May 20, 2020
A team of researchers and students at Johns Hopkins are working to replenish the diminishing reserve of kidney dialysis fluid to help those with acute kidney injury, including COVID-19 patients who develop the disorder.
May 19, 2020
Johns Hopkins researchers report they have identified a drug treatment that could—if given early enough—potentially reduce the risk of death from the most serious complication of COVID-19, also known as SARS-CoV-2 infection.
May 18, 2020
Johns Hopkins researchers recently received a $195,000 Rapid Response Research grant from the National Science Foundation to, using machine learning, identify which COVID-19 patients are at risk of adverse cardiac events such as heart failure, sustained abnormal heartbeats, heart attacks, cardiogenic shock and death.
April 17, 2020
When scientists scour the genome for disease-causing culprits, they wouldn’t ordinarily look in so-called noncoding regions, areas of repetitive DNA that do not code for proteins. Yet, that’s exactly where Johns Hopkins scientists found genomic variations in a new study of people with heart failure.
Johns Hopkins biomedical engineer Jordan Green and his colleagues have developed a nanoparticle that has the shape and “skin” of red blood cells. The red blood cell mimics can be injected into the bloodstream and circulate within vessels for long periods to absorb toxic substances.
March 6, 2020
Johns Hopkins researchers have created a computer program for scientists at no charge that lets users readily quantify the structural and functional changes in the blood flow networks feeding tumors.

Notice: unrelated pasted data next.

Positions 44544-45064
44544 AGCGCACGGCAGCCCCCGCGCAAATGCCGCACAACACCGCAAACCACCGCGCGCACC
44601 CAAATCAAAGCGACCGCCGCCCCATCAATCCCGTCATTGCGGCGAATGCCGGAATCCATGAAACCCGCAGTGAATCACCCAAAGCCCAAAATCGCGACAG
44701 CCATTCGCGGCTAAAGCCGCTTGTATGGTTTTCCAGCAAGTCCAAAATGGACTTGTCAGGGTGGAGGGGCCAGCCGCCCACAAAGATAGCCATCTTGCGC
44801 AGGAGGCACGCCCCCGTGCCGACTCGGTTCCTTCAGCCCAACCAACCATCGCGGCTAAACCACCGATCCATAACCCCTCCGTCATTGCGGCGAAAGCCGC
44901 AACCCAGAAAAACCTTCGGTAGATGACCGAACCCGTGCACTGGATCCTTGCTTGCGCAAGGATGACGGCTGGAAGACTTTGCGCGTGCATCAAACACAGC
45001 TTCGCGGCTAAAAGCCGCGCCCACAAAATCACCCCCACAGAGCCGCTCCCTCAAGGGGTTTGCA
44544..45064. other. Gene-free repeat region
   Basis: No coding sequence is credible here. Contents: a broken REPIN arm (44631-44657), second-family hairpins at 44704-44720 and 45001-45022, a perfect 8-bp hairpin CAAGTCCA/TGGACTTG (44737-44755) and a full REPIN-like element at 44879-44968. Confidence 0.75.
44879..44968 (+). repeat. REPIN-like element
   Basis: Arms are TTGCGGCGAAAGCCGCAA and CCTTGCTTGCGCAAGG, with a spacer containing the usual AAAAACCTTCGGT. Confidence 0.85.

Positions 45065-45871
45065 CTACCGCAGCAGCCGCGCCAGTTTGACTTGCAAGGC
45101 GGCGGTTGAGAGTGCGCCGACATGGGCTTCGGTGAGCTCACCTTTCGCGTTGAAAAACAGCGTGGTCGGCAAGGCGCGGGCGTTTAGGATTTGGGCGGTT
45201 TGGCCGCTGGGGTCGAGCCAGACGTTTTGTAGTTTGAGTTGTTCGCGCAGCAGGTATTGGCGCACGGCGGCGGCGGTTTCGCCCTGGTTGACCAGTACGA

March 4, 2020
Launching no earlier than March 6, Johns Hopkins University will send heart muscle tissues, contained in a specially-designed tissue chip the size of a small cellphone, up to the microgravity environment of the International Space Station for one month of observation.
February 26, 2020
Scientists at Johns Hopkins report they have designed and successfully tested an experimental, super small package able to deliver molecular signals that tag implanted human cancer cells in mice and make them visible for destruction by the animals’ immune systems. The new method was developed, say the researchers, to deliver an immune system “uncloaking” device directly to cancer cells.
February 25, 2020
In search of new ways to sequence human genomes and read critical alterations in DNA, researchers at Johns Hopkins Medicine say they have successfully used the gene cutting tool CRISPR to make cuts in DNA around lengthy tumor genes, which can be used to collect sequence information.